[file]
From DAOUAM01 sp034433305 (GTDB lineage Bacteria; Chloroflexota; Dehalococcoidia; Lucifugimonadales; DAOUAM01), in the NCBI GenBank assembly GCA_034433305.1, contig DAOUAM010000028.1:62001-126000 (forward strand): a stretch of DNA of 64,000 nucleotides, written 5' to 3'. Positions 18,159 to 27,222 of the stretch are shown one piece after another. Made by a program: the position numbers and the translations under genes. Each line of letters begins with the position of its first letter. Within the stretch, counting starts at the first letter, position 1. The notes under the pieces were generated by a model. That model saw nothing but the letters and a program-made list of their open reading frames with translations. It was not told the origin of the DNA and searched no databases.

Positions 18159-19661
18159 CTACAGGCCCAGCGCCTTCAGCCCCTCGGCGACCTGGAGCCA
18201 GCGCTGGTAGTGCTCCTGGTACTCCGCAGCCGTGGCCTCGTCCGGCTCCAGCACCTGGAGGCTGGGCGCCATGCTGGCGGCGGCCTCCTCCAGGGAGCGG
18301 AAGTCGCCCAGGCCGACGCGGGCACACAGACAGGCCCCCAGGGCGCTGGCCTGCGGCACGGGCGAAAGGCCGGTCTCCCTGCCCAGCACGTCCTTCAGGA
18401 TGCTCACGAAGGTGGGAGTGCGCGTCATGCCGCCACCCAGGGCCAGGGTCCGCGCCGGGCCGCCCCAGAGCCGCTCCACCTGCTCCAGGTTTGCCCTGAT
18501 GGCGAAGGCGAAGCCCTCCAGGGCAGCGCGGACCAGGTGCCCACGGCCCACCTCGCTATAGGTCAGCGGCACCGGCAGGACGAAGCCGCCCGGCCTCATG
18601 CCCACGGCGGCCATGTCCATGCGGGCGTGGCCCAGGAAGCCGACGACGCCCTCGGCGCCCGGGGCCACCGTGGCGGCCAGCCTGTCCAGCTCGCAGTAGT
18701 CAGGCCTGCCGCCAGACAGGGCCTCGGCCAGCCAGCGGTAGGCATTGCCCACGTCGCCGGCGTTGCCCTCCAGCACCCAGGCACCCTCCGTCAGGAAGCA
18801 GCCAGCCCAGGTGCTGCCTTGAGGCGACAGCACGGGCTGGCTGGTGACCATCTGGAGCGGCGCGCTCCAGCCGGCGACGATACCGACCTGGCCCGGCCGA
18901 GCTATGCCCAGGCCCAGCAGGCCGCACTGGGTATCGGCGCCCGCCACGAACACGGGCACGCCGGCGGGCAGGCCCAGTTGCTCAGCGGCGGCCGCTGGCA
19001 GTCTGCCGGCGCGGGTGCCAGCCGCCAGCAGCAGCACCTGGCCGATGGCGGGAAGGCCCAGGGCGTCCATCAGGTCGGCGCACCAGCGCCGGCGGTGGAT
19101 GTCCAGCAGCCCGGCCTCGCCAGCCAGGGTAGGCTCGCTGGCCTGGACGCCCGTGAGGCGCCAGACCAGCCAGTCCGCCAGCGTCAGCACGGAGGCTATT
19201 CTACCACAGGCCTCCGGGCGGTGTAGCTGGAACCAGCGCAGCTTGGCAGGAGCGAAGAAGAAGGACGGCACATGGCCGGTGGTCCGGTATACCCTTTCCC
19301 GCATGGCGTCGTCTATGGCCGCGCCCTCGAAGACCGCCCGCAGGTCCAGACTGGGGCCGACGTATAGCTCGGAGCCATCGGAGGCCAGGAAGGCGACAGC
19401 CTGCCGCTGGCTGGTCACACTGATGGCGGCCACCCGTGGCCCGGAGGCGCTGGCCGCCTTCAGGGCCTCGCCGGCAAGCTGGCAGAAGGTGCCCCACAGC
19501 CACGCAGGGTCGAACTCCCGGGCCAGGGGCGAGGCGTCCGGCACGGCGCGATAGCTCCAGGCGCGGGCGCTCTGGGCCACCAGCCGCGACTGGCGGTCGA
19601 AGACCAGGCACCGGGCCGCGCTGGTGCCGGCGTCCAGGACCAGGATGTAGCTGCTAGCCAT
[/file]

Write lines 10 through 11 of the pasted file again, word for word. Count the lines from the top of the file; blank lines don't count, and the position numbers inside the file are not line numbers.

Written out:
18801 GCCAGCCCAGGTGCTGCCTTGAGGCGACAGCACGGGCTGGCTGGTGACCATCTGGAGCGGCGCGCTCCAGCCGGCGACGATACCGACCTGGCCCGGCCGA
18901 GCTATGCCCAGGCCCAGCAGGCCGCACTGGGTATCGGCGCCCGCCACGAACACGGGCACGCCGGCGGGCAGGCCCAGTTGCTCAGCGGCGGCCGCTGGCA